Telstra's mobile executives were talking up the TelstraOne concept at its launch a few weeks ago, and there is certainly some appeal in the idea of simplifying user interfaces. They also like TelstraOne because its various modules can be mixed and matched to reflect the various customer personalities that have been identified in Telstra's targeted marketing strategies.

The interface seemed like a way for Telstra to solve the issue I pointed out at the iPhone 3G's local launch last year — that the iPhone presented a major problem for Telstra because it didn't tie in with Telstra's various content services. TelstraOne, of course, does exactly this, and could easily spearhead the company's efforts to develop One Interface To Rule Them All. Just consider Telstra's plans to work with SurfKitchen to port it to other platforms other than the Sony Ericsson W705 and Motorola MOTOSURF A3100 devices demoed at the launch.

Which other platforms? "Symbian", a Telstra mobile bigwig explained. "And, of course, Windows Mobile. And, to be honest, you could roll it out on other devices: bigger-format PDAs, for example, or anything you might look at."

Bigger-format PDAs? What is this, 2002? And wasn't the MOTOSURF already running Windows Mobile?

"You're not mentioning the iPhone," I interjected, because he was clearly working hard not to mention the iPhone. The response: "We'd be happy to roll it out over the iPhone, but I think Mr Jobs has probably decided he's already got the best thing in the world so far."

What about developing a TelstraOne-like application that could be delivered onto the iPhones of Telstra customers over the App Store? Surely, I asked, it couldn't be that hard to get the big T onto the home screens of the iPhones that Telstra sells, even if Apple would never-not-in-a-billion-years let Telstra stamp its logo on the physical phone itself?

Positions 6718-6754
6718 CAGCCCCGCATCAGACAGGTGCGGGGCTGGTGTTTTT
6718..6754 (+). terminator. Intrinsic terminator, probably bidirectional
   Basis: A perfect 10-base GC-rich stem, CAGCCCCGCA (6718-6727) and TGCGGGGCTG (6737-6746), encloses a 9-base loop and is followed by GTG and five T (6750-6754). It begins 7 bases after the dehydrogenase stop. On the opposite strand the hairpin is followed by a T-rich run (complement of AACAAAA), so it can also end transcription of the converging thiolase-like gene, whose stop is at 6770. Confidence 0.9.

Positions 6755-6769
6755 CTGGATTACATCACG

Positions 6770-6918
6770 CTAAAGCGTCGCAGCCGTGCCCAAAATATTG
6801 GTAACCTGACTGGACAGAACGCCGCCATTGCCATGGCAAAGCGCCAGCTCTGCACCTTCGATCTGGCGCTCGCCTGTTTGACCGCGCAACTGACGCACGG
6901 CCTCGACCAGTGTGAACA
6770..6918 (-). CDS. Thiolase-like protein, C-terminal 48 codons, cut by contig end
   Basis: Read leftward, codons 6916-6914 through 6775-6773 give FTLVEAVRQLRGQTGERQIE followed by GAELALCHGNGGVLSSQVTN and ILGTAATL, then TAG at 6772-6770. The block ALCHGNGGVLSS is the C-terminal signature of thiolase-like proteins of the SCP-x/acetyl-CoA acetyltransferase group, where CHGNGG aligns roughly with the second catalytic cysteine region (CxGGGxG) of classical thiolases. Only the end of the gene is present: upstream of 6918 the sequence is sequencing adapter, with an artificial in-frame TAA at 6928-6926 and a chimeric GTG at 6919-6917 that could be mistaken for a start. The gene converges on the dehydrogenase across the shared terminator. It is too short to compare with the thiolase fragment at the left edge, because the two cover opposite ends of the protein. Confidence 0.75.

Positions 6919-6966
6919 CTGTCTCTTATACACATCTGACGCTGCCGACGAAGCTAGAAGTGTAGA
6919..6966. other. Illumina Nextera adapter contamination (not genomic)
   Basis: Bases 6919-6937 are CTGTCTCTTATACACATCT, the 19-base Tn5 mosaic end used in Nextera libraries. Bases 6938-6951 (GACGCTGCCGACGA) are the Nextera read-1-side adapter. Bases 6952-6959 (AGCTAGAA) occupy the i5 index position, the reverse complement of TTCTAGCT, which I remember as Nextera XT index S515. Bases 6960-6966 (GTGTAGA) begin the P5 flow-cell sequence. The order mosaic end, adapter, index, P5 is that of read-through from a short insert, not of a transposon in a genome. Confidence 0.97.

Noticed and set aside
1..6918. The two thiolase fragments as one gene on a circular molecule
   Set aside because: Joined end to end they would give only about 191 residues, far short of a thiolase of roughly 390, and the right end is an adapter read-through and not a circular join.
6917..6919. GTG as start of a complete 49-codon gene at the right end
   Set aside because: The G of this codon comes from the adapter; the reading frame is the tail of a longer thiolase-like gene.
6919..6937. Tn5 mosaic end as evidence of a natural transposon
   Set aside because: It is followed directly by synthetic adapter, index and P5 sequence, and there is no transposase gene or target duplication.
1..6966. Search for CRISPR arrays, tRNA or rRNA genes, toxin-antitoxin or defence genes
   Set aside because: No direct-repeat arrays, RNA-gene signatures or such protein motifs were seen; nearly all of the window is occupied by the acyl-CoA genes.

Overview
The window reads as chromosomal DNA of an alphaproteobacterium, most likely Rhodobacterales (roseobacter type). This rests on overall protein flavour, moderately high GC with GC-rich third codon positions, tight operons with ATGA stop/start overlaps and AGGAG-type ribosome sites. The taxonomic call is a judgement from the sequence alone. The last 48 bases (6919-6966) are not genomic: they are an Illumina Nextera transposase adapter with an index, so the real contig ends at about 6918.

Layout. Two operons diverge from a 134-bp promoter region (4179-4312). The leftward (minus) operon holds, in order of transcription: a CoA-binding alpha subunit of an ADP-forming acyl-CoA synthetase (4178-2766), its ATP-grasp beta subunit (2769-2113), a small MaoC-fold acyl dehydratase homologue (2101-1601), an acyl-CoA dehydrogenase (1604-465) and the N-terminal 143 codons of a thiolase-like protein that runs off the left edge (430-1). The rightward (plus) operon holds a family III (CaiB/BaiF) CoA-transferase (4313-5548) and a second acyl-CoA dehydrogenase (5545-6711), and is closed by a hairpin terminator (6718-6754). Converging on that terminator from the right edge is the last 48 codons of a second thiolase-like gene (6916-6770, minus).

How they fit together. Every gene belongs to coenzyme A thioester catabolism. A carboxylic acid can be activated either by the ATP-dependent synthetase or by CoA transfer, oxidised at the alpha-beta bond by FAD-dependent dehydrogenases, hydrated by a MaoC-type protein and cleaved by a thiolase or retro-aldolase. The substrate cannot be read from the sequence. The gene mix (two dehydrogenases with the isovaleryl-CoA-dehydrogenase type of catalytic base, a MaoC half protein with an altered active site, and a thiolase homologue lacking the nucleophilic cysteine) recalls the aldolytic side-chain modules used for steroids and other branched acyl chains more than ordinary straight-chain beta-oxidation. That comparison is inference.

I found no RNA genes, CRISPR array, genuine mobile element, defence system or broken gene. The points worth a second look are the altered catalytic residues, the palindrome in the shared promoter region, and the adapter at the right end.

"It's not something we've actually explored," he said, with an expression that suggested he'd bitten into a clove hidden somewhere deep in his entree. He quickly turned to someone else whose question took the conversation to a more comfortable place.

Just in case you missed that: for all its billions and its dominance of Australia's mobile market, Telstra has apparently not even considered how it might deliver its content to iPhone customers.

Which explains why there was no iPhone support for Telstra's Beijing Olympics coverage. Or why Mobile Foxtel doesn't work on the iPhone. Or why Telstra seems more than happy to let Optus and Vodafone lap up the country's iPhone-using customers (and their voracious appetites for mobile data). This is somewhat surprising for a company that regularly touts the capabilities of its core mobile network.

The iPhone wasn't the only seemingly verboten mobile platform; Research In Motion's BlackBerry OS wasn't mentioned, nor was the new Google Android, onto which there would seem to be no philosophical obstacles, at least, against the introduction of a new front-end to Telstra's emerging media empire.

Telstra's continued cold shoulder to the iPhone confirms that the company is only interested in those mobile devices on which it can own the interface completely.